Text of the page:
Winning unanimous praise on its publication and now available in paperback from Grove Press, Much Depends on Dinner is a delightful and intelligent history of the food we eat. Presented as a meal, each chapter represents a different course or garnish. Borrowing from Byron's classic poem "Don Juan" for her title ("Since Eve ate apples, much depends on dinner"), writer Margaret Visser looks to the most ordinary American dinner for her subject - corn on the cob with butter and salt, roast chicken with rice, salad dressed in lemon juice and olive oil, and ice cream - submerging herself in the story behind each food. In this indulgent and perceptive guide we hear the history of Corn Flakes, why canned California olives are so unsatisfactory (they're picked green, chemically blackened, then sterilized), and the fact that in Africa, citrus fruit is eaten rind and all. For food lovers of all kinds, this unexpectedly funny and serious book is a treasure of information, shedding light on one of our most favorite pastimes.More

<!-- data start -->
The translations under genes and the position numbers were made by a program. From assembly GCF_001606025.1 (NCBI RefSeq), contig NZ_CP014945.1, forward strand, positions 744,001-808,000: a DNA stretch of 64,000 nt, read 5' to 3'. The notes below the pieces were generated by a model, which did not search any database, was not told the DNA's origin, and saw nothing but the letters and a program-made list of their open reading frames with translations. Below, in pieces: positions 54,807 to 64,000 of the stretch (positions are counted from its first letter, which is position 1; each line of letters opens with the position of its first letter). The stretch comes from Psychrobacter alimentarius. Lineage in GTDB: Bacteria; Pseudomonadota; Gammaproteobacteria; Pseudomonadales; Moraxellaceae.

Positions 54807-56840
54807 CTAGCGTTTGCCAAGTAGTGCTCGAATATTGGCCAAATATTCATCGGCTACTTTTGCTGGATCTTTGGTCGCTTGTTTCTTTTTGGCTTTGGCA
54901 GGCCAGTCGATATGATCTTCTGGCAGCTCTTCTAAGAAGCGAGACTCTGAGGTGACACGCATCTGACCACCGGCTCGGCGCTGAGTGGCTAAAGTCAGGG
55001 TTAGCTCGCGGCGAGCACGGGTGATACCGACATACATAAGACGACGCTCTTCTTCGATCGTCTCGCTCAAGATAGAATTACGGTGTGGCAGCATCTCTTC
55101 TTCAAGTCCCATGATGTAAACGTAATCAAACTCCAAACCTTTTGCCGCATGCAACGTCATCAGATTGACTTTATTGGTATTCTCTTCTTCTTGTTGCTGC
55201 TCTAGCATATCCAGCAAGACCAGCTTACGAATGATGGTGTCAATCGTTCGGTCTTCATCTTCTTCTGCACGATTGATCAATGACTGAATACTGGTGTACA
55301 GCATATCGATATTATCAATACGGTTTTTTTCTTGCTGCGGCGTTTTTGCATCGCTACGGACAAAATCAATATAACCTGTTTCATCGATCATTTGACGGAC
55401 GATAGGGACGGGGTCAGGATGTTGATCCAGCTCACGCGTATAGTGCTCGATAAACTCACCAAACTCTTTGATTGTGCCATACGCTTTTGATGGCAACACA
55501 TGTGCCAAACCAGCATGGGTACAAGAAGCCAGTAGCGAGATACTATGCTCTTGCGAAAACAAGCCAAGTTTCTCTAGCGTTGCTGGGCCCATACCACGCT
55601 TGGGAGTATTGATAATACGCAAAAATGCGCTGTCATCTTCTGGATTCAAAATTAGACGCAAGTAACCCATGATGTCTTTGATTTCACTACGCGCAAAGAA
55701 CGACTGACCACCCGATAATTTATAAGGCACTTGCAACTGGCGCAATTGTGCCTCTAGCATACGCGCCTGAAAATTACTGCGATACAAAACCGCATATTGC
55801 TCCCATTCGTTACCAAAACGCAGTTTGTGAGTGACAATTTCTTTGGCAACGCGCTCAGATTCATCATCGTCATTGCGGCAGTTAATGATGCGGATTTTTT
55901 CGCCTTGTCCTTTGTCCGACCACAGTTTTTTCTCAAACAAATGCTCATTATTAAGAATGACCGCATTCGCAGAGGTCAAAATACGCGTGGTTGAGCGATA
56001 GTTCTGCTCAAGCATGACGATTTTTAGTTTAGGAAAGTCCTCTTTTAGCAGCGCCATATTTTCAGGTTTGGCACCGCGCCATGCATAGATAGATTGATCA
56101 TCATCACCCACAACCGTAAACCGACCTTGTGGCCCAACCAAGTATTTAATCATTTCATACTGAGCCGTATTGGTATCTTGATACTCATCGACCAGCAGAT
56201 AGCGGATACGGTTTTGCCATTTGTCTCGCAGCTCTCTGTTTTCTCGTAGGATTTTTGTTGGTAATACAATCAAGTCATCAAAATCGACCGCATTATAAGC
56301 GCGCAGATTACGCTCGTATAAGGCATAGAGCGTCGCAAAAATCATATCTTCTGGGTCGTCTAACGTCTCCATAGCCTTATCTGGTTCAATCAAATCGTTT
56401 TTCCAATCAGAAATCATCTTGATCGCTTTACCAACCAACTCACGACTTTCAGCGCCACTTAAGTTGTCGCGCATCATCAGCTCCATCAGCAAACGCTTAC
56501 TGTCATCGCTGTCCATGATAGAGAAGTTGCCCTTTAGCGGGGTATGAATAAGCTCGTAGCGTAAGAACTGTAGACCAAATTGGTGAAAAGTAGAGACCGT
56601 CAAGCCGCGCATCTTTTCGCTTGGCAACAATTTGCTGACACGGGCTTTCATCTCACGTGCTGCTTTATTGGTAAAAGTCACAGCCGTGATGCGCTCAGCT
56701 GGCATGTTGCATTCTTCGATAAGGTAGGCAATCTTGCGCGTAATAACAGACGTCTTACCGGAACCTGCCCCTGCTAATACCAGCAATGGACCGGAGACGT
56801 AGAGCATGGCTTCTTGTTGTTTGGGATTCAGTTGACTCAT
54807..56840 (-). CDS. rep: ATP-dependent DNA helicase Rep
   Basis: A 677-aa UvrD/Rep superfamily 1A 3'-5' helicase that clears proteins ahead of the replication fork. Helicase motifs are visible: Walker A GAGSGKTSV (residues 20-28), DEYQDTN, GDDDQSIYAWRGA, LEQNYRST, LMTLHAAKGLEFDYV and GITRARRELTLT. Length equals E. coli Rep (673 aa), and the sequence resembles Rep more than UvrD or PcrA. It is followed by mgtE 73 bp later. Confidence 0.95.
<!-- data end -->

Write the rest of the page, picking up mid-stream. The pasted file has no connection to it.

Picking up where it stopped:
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One of my all time favorite books
Wonderful. Margaret Visser posits a dinner (corn, butter, rice, chicken, ice cream, salad with olive oil and lemon) and then provides a sweeping historical and anthropological view of each component. She not only provides a fascinating, even enthralling, history, but also explores the mythological significance of each food and its role in politics and even war.
It is so fact-rich that with another author, it might sink under its own weight, but Visser’s charming, open style pulls you along. Ice cream is not just ice cream; it’s a history of thermodynamics. Rice is not just rice, it’s the story of political organization. Corn is not just corn; it’s the rise of industrial food.
Toren was the perfect narrator for this. She took what might have been a fact-heavy book and turned it into a fascinating story, pulling you along from fact to fact as if each tidbit was a revelation. She was wonderful.
Published in 1985, it’s slightly dated and should be read in conjunction with Michael Pollan’s “The Omnivore’s Dilemma,” which takes the history and anthropology and adds a moral core. Absolutely wonderful and highly recommended.
- Leon Miller